Briefing to the United Nations Security Council on the situation of children in Yemen
Ms. Virginia Gamba
Special Representative of the Secretary-General for Children and Armed Conflict
15 April 2019
Check against delivery
Mr. President, Excellencies, Ladies and Gentlemen,
I would like to thank the President of the Council for the opportunity to brief you today on the enduring and tragic impact of the conflict in Yemen on children.
As you know, the Monitoring and Reporting Mechanism, the MRM, created through Resolution 1612, enables the collection of information on the six grave violations against children in armed conflict, including on recruitment and use, killing and maiming, rape and other forms of sexual violence, attacks on schools and hospitals, abductions, and denial of humanitarian access.
In Yemen, the MRM was formally established in 2013. As of today, there are six parties listed in the Annexes of the SG’s Annual Report on CAAC for having perpetrated one or more grave violations against children in Yemen.
A country-specific report on Yemen will shortly be presented to the Security Council Working Group on children and armed conflict, covering the period between April 2013 and the end of 2018. The figures for verified grave violations against children in Yemen during that period are staggering: more than 3,000 children were verified as recruited and used, more than 7,500 children were killed and maimed and over 800 cases of denial of humanitarian access to children were documented. In addition, over 350 attacks against schools and hospitals were verified. Unfortunately, due to difficulties in gathering information, sexual violence against children is chronically underreported in Yemen and only a few cases could be verified in that period.
In addition, due to the ongoing conflict, access restrictions, detention and threats against monitors as well as intimidation of communities reporting on grave violations, the numbers I present to you today represent a mere fraction of violations committed against children in Yemen.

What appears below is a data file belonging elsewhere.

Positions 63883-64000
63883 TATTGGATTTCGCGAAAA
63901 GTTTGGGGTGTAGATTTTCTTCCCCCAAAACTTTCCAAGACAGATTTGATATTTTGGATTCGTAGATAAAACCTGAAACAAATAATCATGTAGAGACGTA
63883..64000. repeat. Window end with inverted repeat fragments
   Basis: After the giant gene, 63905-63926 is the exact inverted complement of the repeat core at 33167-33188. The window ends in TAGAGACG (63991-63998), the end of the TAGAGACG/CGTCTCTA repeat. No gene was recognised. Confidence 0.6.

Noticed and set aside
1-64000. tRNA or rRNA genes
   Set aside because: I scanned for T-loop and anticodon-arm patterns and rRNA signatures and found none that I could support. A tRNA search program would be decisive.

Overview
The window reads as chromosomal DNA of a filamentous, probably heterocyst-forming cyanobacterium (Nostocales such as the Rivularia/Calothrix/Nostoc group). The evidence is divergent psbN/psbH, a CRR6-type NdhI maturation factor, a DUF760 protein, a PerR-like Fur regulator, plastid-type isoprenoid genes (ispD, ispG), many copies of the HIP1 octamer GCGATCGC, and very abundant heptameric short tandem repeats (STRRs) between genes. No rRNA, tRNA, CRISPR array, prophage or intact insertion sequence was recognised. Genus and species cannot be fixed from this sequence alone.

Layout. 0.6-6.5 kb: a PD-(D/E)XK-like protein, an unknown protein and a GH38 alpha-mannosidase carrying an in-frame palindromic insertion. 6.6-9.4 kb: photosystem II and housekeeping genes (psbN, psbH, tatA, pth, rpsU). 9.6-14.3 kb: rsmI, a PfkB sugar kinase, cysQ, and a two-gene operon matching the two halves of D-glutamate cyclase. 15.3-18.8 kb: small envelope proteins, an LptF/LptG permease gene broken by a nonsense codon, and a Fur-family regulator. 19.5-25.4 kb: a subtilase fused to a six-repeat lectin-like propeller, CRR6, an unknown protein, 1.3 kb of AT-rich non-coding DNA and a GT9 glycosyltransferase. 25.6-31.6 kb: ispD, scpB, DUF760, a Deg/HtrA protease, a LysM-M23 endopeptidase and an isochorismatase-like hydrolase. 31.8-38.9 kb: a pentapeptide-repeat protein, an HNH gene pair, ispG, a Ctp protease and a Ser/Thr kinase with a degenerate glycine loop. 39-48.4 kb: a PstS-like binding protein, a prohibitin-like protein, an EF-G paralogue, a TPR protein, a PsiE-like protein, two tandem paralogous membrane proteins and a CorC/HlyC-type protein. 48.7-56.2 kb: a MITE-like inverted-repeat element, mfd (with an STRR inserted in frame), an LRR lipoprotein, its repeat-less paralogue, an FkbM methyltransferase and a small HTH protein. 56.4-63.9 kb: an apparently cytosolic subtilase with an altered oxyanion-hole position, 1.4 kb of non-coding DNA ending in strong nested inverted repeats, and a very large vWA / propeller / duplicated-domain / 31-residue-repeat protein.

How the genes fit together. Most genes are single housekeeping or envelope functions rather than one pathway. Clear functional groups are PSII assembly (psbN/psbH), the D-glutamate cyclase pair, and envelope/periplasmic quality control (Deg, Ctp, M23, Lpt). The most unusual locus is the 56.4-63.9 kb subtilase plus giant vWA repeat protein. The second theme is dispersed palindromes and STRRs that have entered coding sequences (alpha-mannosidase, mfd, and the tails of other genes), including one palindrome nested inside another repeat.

The impact of this conflict on children has been horrific. All parties to conflict have acted and reacted militarily to events, resulting in the use and abuse of children in multiple ways. There have been exponential increases in violations throughout the years, as was the case at the end of 2014, when recruitment and use spurred significantly, and in 2015, which was a devastating year for children, with over 900 children recruited and used, 2,400 killed and maimed and over 150 attacks against schools and hospitals.
As military surges occurred, children continued to take the brunt. In end of 2017, during intensified fighting in Sa’ada, Al Hudaydah and Hajjah, killing and maiming of children increased 25 percent compared to 2016. And last year, fighting and offensives in Hodeydah alone resulted in the killing and maiming of more than 500 children.
As the fundamental principles of international humanitarian and human rights law have been violated by all parties to the conflict, children have paid a high price.
Allow me to draw your attention to three persistent concerns in Yemen, notably denial of humanitarian access to children, recruitment and use and killing and maiming of children.
My first concern relates to humanitarian access for and to children. The accumulating years of war, compounded by the economic crisis have taken a devastating toll on children, who have died of curable diseases such as cholera, and of starvation. Yet the fact that close to 70 % of districts in Yemen are currently at risk of famine cannot be explained by the raging conflict alone.
The UN has verified more than 800 incidents of denial of humanitarian access since the establishment of the MRM in Yemen. Most cases involved restrictions on humanitarian movement and violence against humanitarian personnel or destruction of assets and facilities. Key civilian infrastructure, such as water-reservoirs that are indispensable for the survival of surrounding communities, have also been attacked, and recently, an airstrike close to a hospital resulted in civilian casualties including children.
The consequences of each and every one of these cases are tragic as 80 % of the Yemeni population is currently in need of humanitarian assistance and protection and two million children are acutely malnourished and are fighting to stay alive.
As a case in point, on 11 March of this year, a mission for food delivery, including to schools, in Sa’ada governorate was cancelled after obstructions and checkpoints on the road.
The large majority of incidents of denial of humanitarian access, more than 70 percent, were attributed to the Houthis, while almost 10 percent were attributed to the Coalition and 7 percent to the Yemen Government Forces.
Recruitment and use of children remains a key concern. Between April 2013 and December 2018, more than 3,000 children were verified as recruited and used by parties to conflict in various roles: as combatants on the front line, for manning checkpoints, delivering supplies and for assisting in intelligence gathering. In 2018, almost 40% of these children were used in active combat, 50 % of whom were under 15 years of age. In the same period, more than 200 children were killed and maimed while used by parties to conflict in Yemen. Recruitment and use continues unabated, with more than 500 children verified as recruited and used in the first three months of 2019.